Weeds can be ugly, but sometimes their ugliest characteristic is persistence. Processing tomato growers and rice farmers recently have had to battle this feature in two menacing weed enemies.
For rice farmers in the Sacramento Valley, naming the recurring weed species has been straightforward, no hard-to-spell scientific designation. “Weedy rice” is the culprit. It mimics the rice plant and likes to display its vigorous growth characteristic amidst established fields of rice plants. So disguised and embedded, it eludes mechanical or chemical weed control, requiring it to be pulled out of the ground by hand.
With California agriculture on the threshold of some remarkable technology, grubbing weedy rice by hand is out of character, as well as being slow, inefficient and costly. So rice growers, with the help of experts and researchers with the University of California’s Cooperative Extension Service, began 20 years ago to establish procedures to exclude the weed from the 550,000 acres of rice grown in California, the country’s second largest rice-producing state.
But, the rascally weed persists, in spite of a rigid and closely followed practice of planting only rice that has been certified as free from such outlaw seeds. Burning rice stubble in the fields after harvest helps, but the practice that used to envelop the state capitol in weeks-long smoke is tightly controlled now and not as flexible for use by growers.
The weed has been traced to 1917, and was probably present earlier, when a concerted effort began to control and hopefully eliminate it. In 1980, a university researcher wrote that the weed could no longer be found, but 23 years later it was reported in a field in Glenn County. Three years after that, six fields in Glenn and Colusa Counties were reported as weedy, and by 2016, five biotypes of the weed had spread to several thousand acres of Northern California rice fields.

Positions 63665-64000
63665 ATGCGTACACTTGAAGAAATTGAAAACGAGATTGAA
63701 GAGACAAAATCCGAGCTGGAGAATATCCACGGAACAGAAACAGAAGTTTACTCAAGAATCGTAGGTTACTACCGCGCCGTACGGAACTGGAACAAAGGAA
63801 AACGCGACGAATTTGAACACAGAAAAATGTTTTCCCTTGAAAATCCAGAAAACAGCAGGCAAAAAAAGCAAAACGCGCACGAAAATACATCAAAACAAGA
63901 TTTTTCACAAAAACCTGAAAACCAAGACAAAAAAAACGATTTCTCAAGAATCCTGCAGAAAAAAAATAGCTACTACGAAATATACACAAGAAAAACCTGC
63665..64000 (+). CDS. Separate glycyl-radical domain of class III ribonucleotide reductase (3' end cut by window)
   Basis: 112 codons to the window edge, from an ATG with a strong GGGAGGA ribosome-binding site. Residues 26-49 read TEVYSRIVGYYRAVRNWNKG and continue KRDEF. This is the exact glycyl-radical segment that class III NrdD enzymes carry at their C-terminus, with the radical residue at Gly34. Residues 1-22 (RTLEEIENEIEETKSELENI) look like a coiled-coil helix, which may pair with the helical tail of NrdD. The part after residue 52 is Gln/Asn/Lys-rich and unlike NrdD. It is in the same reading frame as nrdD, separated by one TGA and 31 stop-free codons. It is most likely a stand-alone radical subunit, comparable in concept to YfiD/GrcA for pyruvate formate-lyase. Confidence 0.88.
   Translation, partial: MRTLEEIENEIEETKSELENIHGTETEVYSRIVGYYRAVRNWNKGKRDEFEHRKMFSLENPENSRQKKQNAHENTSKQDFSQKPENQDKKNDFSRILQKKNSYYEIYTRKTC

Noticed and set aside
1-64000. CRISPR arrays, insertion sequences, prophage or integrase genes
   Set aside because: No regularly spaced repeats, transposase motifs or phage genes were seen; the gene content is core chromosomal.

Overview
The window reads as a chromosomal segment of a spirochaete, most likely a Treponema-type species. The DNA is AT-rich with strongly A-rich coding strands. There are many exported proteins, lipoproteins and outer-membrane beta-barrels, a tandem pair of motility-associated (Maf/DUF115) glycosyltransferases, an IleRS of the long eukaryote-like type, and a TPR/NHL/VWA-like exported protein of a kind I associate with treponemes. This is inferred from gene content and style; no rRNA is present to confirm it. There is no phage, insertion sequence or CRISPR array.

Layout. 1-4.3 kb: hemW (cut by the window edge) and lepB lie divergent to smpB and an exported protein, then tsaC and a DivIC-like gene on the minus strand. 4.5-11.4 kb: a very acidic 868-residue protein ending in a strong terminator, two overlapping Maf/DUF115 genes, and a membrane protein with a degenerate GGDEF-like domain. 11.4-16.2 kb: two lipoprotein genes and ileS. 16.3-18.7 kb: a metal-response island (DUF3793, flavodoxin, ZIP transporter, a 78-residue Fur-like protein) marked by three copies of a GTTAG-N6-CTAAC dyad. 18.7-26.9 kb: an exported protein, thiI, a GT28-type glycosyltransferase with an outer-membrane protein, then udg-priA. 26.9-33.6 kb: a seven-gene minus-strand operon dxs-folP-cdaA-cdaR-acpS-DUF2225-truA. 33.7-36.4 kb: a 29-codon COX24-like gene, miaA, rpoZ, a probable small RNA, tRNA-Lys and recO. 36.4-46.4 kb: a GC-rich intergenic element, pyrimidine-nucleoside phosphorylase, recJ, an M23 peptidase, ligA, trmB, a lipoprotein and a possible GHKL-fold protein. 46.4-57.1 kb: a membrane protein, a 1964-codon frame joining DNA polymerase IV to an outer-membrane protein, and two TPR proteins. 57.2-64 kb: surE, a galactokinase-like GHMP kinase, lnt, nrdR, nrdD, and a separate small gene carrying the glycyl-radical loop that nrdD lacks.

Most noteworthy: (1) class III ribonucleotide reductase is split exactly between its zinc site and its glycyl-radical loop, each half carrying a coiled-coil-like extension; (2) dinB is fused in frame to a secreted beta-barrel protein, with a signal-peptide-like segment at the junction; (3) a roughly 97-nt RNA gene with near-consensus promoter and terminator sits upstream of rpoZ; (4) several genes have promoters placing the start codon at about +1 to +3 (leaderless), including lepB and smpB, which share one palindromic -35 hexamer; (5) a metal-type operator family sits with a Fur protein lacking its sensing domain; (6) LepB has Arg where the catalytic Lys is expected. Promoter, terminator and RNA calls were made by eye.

The industry, university researchers, and organizations of growers and sellers are focusing on prevention and control measures, according to a recent article in the respected farm publication Western Farm Press. Other rice growing states, also troubled by the persistent weed, are watching the California rice industry’s battle against the biological intruder.
Those who grow and handle (usually bottle) the 11.9 million tons of processing tomatoes the state produces, have targeted an invasive weed with an ugly name – branched broomrape. It has made an invasive appearance after it was thought to be eliminated 40 years ago.
So destructive that quarantine regulations require growers to disc under any crop where it is found, a grower is encouraged to rotate out of any crops that might host it. The California Department of Food & Agriculture oversees a zero-tolerance quarantine strategy against the weed.
Its recent detection in isolated fields in Yolo, Solano and San Joaquin Counties was reported by respected journalist Bob Johnson in an article in the Aug. 7 issue of Ag Alert, the weekly farm publication published by the California Farm Bureau. He found that the California Tomato Research Institute spent more than $1.5 million in a 10-year effort to achieve eradication of the pest, beginning in 1973. But, the weed persists.
A team of researchers is exploring different means of eradicating branched broomrape. As part of that process, the members are learning if tomato plants can grow through low levels of the various herbicides they want to try experimentally. If plants can withstand the herbicides, the researchers hope they can be applied through irrigation systems, like the one used in trials at the Davis campus.
These two treacherous weeds in rice and processing tomato fields remind us that weed cultures are tough to deal with – even foxtails, mare’s tails, or a half dozen different types of spurge, which might be growing right now in your neighbor’s backyard, and tomorrow in yours.